The emblem[edit]

The particular drawing on the pediment of the gate, with two overlapping triangles and Latin inscriptions, recapitulates the title page in the posthumous 1677 edition—which differed from the title page of the first edition—of the alchemical book Aureum Saeculum Redivivum (1621) by Adrian von Mynsicht (known also as Madathanus). In 1747 the emblem was used by Wienner von Sonnenfels in his Splendor lucis, oder Glanz des Lichts. Similarly, the lower part of the emblem by von Mynsicht depicting a "centrum in trigono centri", was reproduced in a manuscript called the Geheime Figuren der Rosencreutzer (1785–88). The same drawing appear in a bookmark possessed by Bérenger Saunière, a parish priest at Rennes-le-Château in 1885.

It is suggested as well that the geometrical construction of the gate is similar to that of the 21st emblem of Michael Maier’s Atalanta Fugiens (1617).[citation needed]

The signs[edit]

The seven signs are taken from Johannes de Monte-Snyder, Commentatio de Pharmaco Catholico published in the "Chymica Vannus" (Amsterdam) in 1666, and follow the sequence of planets, associated to the correspondents metals: Saturn-lead, Jupiter-tin, Mars-iron, Venus-bronze, Mercury, Antinomy and Vitriol.[1]

The inscriptions[edit]

The monument has numerous symbols and inscriptions used in alchemy. The inscriptions are hard to read from the monument itself.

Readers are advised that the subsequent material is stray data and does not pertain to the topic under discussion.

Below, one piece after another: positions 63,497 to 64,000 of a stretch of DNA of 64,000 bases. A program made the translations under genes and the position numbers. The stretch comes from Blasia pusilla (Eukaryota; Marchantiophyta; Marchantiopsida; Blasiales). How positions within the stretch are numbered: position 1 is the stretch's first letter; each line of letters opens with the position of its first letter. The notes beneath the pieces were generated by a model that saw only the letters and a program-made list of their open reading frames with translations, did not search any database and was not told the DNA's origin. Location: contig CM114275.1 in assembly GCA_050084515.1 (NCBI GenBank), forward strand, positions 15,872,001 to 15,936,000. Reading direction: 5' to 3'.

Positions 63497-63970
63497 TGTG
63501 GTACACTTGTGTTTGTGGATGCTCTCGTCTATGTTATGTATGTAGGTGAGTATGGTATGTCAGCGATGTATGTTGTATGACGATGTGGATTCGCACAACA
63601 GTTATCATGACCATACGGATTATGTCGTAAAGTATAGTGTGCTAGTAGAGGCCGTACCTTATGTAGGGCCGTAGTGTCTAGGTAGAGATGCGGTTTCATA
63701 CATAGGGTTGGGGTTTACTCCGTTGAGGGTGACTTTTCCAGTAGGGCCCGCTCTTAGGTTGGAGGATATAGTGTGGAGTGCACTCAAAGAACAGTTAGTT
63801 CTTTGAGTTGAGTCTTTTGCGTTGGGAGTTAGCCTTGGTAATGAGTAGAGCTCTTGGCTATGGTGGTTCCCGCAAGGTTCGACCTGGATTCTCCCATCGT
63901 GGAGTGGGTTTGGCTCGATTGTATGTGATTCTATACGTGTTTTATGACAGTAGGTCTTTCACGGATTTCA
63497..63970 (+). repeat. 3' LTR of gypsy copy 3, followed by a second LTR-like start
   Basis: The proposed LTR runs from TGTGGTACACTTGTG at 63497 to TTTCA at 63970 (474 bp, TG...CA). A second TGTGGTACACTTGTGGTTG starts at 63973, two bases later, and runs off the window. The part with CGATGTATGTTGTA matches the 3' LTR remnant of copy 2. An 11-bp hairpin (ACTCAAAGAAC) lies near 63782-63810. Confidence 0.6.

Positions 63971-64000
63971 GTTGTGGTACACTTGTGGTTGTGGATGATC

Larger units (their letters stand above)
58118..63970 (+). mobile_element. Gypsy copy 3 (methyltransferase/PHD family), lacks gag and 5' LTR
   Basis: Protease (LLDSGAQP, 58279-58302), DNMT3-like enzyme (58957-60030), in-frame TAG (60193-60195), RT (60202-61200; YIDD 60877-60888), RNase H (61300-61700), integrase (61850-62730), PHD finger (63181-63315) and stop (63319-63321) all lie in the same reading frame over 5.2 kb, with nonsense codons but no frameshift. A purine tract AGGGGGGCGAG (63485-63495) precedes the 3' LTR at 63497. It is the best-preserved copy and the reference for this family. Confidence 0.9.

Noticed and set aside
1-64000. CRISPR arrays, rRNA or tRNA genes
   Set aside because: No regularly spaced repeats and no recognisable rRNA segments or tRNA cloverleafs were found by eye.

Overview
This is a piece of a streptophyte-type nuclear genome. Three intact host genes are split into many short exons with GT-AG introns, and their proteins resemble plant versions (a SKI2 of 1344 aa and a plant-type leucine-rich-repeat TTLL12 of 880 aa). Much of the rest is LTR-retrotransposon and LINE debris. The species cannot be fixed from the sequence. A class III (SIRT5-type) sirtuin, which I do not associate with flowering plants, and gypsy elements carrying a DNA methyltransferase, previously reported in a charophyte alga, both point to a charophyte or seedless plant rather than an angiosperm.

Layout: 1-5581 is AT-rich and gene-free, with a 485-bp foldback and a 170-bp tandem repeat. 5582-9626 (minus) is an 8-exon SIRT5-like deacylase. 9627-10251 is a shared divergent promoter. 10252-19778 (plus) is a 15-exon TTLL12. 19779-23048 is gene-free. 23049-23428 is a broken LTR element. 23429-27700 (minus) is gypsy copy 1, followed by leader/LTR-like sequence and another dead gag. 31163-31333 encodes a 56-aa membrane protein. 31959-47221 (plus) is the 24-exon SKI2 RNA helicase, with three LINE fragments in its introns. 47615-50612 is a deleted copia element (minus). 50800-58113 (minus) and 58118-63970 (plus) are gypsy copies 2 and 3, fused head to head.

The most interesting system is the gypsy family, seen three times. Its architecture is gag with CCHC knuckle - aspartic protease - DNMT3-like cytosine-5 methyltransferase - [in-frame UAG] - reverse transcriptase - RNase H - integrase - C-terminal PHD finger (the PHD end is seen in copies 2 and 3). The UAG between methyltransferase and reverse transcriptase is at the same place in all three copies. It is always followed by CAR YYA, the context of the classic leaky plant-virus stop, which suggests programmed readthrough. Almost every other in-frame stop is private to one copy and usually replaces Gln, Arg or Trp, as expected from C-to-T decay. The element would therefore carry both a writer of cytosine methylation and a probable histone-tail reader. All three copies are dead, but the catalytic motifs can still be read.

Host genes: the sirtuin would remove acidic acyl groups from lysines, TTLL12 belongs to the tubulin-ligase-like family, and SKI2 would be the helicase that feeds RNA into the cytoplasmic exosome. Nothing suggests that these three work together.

Around the circle at top: “The center is in the triangle of the center.” Also: “There are three marvels: God and man, mother and virgin, triune and one.”

The Hebrew inscription, Ruach Elohim, means “Spirit of God.” Beneath it: “A dragon guards the entrance of the magic garden of the Hesperides, and, without Hercules, Jason would not have tasted the delights of Colchis.”

There are six sigils on the jambs, each with its phrase.

Saturn/Lead: “When in your house black crows give birth to white doves, then will you be called wise.”

Jupiter/Tin: “The diameter of the sphere, the tau in the circle, and the cross of the globe bring no joy to the blind.”

Mars/Iron: “He who can burn with water and wash with fire makes a heaven of earth and a precious earth of heaven.”

Venus/Bronze: “If you make the earth fly upside down, with its wings you may convert torrential waters to stone.”

Mercury: “When azoth and fire whiten Latona, Diana comes unclothed.”

Antimony: “Our dead son lives, returns from the fire a king, and enjoys occult conjugation.”

On the base, Vitriol: “It is an occult work of true wisdom to open the earth, so that it may generate salvation for the people.”

In another plate, now lost, was the device VILLAE IANUAM TRANANDO RECLUDENS IASON OBTINET LOCUPLES VELLUS MEDEAE 1680 (Passing by opening the door of the villa, Iason obtained the rich fleece of Medea 1680).

And on the doorstep, “SI SEDES NON IS,” an ambiguous quasi-palindrome, meaning both “If you sit, you do not go,” and “If you do not sit, you go.”

The Statues[edit]